Capacitance is measured using a multimeter, LCR meter and oscilloscope.
Ordinarily, capacitors are provided with the metrics – capacitance and working volts – printed or color-coded on the component. The capacitance as labeled is generally accurate to a reasonable tolerance. For most applications a wide range of values will perform as expected. As for working volts, you never know until it is too late, and the only way to test it is destructively.
There are several ways to test capacitance. If you have a multimeter with capacitor test mode, that is the way to go. Otherwise you have to use the ohms mode, by which a certain amount of information but not the exact capacitance value can be acquired.
This is a Fluke 287 True RMS Multimeter, a very high-quality instrument. To do a capacitor measurement, plug the black probe into the common port and the red probe into the combination diode-capacitor port. With the instrument turned on, press F1, which, as you can see in the display, corresponds to Menu. Use the Up or Down arrow to highlight Diode-Capacitor. Then press F2, corresponding to Capacitor. In Capacitor Mode, the instrument is auto-ranging, so it will take care of itself.
Now we’re ready to take some capacitance measurements. Here are some examples.
This is an AC receptacle multiplier, commonly called a cube. We might expect that it has a measurable capacitance because there are two electrodes a finite distance apart, the air between them constituting the electrolyte layer. Since the plates are small and relatively far apart and the electrolytic constant of air is not very high, the capacitance is going to be quite small. And as you can see, it does not even make a reading.
Another experiment is to wrap one of the probes in paper and bring it in contact with the other probe, positioning them parallel to one another. And here there is a definite reading.
Electrolytic capacitors can be checked using a multimeter in the ohms mode. If the meter is not auto-ranging, set it to a megohm range and connect the probes to the leads. If the device is shorted or open, of course it is defective. Otherwise, depending on the polarity of your hookup, the resistance in ohms will appear to either rise or fall in a distinctive fashion. The rate appears at first very steady, decelerating noticeably only as the endpoint is approached. What is happening is the capacitor charges or discharges due to the meter’s internal battery that through a voltage divider supplies something like a three-volt bias that is used to measure resistance. Electricians, testing a motor capacitor, call this strange phenomenon “counting”, and it indicates that the capacitor is good.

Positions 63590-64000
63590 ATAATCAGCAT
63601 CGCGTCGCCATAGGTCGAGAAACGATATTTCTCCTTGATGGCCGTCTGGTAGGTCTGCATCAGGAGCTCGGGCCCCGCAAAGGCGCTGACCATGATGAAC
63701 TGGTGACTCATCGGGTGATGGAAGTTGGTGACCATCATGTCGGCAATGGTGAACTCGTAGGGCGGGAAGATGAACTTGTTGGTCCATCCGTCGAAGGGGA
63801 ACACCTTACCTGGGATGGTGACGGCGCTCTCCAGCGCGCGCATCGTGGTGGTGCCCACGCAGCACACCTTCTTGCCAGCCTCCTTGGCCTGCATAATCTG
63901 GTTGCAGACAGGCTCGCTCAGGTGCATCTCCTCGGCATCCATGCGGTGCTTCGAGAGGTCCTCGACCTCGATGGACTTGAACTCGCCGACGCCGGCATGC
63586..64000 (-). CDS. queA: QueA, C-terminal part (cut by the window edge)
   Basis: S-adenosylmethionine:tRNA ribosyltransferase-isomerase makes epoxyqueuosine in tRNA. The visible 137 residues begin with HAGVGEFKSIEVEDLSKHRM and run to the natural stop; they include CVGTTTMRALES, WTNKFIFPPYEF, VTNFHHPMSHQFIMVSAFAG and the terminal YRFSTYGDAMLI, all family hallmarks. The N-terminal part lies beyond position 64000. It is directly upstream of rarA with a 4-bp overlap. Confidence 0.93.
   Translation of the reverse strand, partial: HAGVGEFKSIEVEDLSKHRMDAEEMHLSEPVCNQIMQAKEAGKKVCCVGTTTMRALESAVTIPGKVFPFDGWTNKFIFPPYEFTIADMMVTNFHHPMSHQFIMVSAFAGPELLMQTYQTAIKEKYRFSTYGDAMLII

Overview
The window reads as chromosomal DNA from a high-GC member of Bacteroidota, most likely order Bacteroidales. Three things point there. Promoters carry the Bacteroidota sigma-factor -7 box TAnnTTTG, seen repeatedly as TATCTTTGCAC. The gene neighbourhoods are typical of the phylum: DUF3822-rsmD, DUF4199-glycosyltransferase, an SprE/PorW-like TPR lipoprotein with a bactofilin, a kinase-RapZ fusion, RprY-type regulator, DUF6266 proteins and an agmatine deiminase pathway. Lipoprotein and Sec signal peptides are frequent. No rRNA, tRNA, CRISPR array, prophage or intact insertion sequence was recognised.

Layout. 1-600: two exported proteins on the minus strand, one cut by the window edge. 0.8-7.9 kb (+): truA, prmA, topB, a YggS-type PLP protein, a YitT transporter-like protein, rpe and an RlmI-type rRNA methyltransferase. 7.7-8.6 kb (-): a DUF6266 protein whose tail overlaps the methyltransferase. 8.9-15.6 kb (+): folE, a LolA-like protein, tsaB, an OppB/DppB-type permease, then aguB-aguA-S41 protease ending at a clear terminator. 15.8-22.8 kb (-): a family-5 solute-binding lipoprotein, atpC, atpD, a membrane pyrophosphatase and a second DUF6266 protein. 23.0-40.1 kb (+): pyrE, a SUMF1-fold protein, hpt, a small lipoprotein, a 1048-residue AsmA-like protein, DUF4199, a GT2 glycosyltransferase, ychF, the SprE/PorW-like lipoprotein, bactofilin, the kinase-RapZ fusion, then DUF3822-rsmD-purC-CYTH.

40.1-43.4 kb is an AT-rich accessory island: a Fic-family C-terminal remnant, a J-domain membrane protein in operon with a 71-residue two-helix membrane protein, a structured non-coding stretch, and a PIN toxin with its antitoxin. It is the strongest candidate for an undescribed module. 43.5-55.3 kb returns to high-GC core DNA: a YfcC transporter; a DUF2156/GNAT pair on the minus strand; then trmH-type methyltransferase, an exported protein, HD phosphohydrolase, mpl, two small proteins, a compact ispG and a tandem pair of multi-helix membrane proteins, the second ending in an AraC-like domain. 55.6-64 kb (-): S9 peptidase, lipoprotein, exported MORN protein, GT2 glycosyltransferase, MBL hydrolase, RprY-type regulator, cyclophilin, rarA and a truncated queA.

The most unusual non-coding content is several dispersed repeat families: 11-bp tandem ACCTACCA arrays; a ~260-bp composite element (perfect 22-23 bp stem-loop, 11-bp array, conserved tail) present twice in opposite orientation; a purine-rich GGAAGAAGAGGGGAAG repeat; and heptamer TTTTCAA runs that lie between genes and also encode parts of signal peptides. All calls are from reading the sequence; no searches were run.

If these types of measurements are not sufficient for your application, the next step up is an LCR meter. Using this instrument, the procedure is the same as for the multimeter in Capacitance Mode. Just clip onto the leads and take the reading.
The LCR meter is a highly sophisticated instrument. For one thing, it has the capability to measure inductance in a component, in electronic equipment or distributed throughout a communication or power network.
The LCR meter works by imposing an AC voltage on the device in question. Then, voltage across and current through the component are measured. Additionally, in high-end instruments, the LCR meter calculates the phase angle between voltage and current, thereby displaying capacitance or inductance with a high degree of repeatability.
The oscilloscope can likewise be used to measure capacitance. To do this, a square wave from an arbitrary function generator is applied to a known resistance in series with the unknown capacitance.
Use cursors to find the elapsed time. The Y-cursor is placed at 63.2 percent of the waveform peak value, which by definition is the amplitude that corresponds to the time constant of the circuit that consists of the resistor and capacitor in series. Then, the X-cursor is dropped down to intersect the X-axis, and the distance between this point and the intersection of X- and Y-Axes (known as the origin) is the elapsed time.
The elapsed time along with the known resistance are inserted into the well-known equation:
C = R/t
Where C is capacitance, R is the value of the resistor and t is the elapsed time. To facilitate the computation, a 1K resistor should be chosen and the square wave in the arbitrary function generator should be set at one volt peak-to-peak, which for a square wave is the same as RMS.
There are other methods for determining capacitance or inductance using an oscilloscope. For example, a resonant circuit can be constructed with known and unknown devices and the peak frequency can be measured.
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